Fall officially started this week. By now, most students in the Larchmont area have already packed their school supplies, picked up their backpacks, and returned to school, sparking a complicated combination of emotions for students, parents, and teachers alike.
For many students, this fall marks a distinct return to normalcy likely unseen since before the COVID-19 pandemic began in March of 2020. While the pandemic is certainly not over, schools across Los Angeles have lifted mask mandates for students and are conducting fully in-person classes. Chase Cheng, a junior at Loyola high school, spoke of his excitement for the return of certain school activities this year.
“It’s nice to go to dances and attend events that were previously canceled due to the pandemic,” said Cheng. “We can have a somewhat normal high school experience.”
Despite the somewhat unique circumstances of the new school year, for most teenagers and children going back to school brings normal feelings of dread, excitement, or anxiety. The experience is inevitably a mixed bag, with some students anxiously awaiting return to school and others much preferring summer vacation. But whatever people’s feelings about this fall are, there are undoubtedly still things to be excited about. Students like Maya Jen, a junior at Marlborough School, are looking forward to the upcoming school year.
“Even though I’m stressed about my classes, I am still really happy to be back in the classroom and see my friends,” said Jen. “I am excited to see what this year will bring.”
As for me, this year feels different. My relationship with going back to school has shifted throughout my life. When I was younger, I used to be the kid who, on the last day of school before summer, would proclaim how absolutely devastated I was to leave. School was a place for me to hang out with my friends for seven hours a day, with the occasional distraction of academics. Rather than a period of freedom, summer represented the dawn of spending days alone with my family, bored out of my mind and desperately searching for fun activities to fill my weeks. I eagerly awaited cooler, crisper fall air, the emergence of school supply ads between my cartoons, and my eventual return to school.
Now that I am in my junior year in high school my perception has flipped. The foreboding prospect of college applications and the stress of the school year has made summer a safe haven in my mind, a temporary and necessary break from the difficulties of being a student.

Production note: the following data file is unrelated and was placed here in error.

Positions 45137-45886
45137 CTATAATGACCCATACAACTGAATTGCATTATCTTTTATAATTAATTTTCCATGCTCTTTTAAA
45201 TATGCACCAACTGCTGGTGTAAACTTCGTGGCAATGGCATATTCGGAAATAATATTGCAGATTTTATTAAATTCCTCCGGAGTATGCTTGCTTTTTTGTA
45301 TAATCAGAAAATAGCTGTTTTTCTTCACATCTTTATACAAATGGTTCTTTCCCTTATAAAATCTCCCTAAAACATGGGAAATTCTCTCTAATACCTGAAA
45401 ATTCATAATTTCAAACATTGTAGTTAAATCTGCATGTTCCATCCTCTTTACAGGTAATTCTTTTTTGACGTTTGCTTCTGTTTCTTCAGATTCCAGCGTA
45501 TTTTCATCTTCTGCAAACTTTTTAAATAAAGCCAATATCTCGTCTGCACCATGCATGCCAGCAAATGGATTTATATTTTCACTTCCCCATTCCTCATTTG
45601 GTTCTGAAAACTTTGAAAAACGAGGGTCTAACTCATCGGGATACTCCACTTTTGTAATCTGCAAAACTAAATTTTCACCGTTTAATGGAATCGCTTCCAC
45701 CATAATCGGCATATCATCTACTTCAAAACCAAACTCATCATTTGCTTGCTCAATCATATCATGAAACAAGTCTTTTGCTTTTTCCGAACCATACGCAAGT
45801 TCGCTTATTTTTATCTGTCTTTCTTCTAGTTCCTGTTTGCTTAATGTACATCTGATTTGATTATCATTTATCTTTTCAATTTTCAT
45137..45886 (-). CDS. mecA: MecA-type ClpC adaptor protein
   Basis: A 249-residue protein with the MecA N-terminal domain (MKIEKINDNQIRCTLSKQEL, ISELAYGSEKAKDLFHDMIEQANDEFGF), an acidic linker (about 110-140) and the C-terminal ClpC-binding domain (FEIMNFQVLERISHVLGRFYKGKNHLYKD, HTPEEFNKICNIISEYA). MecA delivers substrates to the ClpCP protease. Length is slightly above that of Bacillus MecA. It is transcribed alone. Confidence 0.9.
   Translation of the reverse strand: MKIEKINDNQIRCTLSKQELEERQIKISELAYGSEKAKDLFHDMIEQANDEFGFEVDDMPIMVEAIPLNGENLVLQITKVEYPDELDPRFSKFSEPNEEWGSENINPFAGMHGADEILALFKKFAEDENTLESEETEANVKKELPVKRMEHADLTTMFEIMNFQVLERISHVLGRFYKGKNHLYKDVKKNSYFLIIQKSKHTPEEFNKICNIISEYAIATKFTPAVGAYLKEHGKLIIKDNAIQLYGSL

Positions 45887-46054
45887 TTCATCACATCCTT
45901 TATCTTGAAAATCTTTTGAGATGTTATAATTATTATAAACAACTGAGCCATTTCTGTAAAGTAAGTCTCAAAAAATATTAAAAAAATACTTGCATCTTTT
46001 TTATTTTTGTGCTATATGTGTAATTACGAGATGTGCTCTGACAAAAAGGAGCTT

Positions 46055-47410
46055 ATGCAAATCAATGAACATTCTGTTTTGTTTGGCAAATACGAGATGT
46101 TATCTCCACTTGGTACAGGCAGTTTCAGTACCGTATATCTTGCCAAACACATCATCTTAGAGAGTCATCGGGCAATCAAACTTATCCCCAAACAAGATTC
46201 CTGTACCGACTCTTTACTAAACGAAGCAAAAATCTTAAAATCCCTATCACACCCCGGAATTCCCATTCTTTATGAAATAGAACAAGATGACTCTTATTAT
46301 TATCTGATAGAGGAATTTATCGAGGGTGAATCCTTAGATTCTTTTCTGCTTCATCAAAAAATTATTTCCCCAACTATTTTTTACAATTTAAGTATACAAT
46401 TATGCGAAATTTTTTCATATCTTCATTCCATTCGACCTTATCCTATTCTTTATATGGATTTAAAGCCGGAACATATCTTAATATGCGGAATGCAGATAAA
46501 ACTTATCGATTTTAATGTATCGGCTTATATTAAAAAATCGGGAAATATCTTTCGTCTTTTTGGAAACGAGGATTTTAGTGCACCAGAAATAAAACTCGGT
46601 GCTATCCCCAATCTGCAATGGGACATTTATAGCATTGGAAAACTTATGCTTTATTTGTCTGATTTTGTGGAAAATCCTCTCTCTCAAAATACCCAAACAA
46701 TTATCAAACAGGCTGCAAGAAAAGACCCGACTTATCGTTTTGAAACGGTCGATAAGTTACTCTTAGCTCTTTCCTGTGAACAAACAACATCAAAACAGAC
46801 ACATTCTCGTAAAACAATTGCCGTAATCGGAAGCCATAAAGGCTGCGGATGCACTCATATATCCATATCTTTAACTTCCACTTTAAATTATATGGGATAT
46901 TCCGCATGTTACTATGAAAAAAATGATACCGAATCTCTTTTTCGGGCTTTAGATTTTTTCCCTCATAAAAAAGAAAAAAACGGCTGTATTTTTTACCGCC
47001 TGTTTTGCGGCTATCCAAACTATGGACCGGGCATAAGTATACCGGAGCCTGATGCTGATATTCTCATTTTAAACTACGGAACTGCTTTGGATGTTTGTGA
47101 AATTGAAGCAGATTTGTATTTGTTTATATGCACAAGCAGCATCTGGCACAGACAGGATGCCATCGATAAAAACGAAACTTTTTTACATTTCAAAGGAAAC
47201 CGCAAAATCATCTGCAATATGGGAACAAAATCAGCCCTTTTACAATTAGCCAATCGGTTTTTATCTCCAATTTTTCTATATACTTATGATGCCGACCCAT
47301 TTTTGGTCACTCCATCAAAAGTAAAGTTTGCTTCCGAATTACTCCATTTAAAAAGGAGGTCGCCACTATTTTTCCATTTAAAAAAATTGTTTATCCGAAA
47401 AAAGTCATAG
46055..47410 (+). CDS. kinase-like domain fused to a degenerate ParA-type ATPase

Coming back to school this September, while I was still filled with excitement to see my friends, I dreaded my classes and the seemingly endless school year that stretched out in front of me. When talking to other students my age, coming back to school is usually associated with similar stress and anxiety over schoolwork and the future.
When I think about both these perspectives, I feel like it highlights the need for a moderate point of view. I think it is extremely important to find a balance between completely dreading the return to school and looking forward to nothing more than it. I confident there’s a way to interact with school in a way that is healthy and works for individual people and their needs. Finding that comfortable space where school is important and fun, but not all-consuming is consequential. It’s hard, but I am looking forward to hopefully finding this balance and am excited for the school year ahead!
My name is Abby Byrne and I am a junior in high school at Marlborough School. I am currently an editor for my school newspaper and have always loved writing, and I am so excited to have the opportunity to write for the Buzz! I have lived and gone to school in the Larchmont area my whole life and am so happy to be able to celebrate and write about the community that has been so important to me.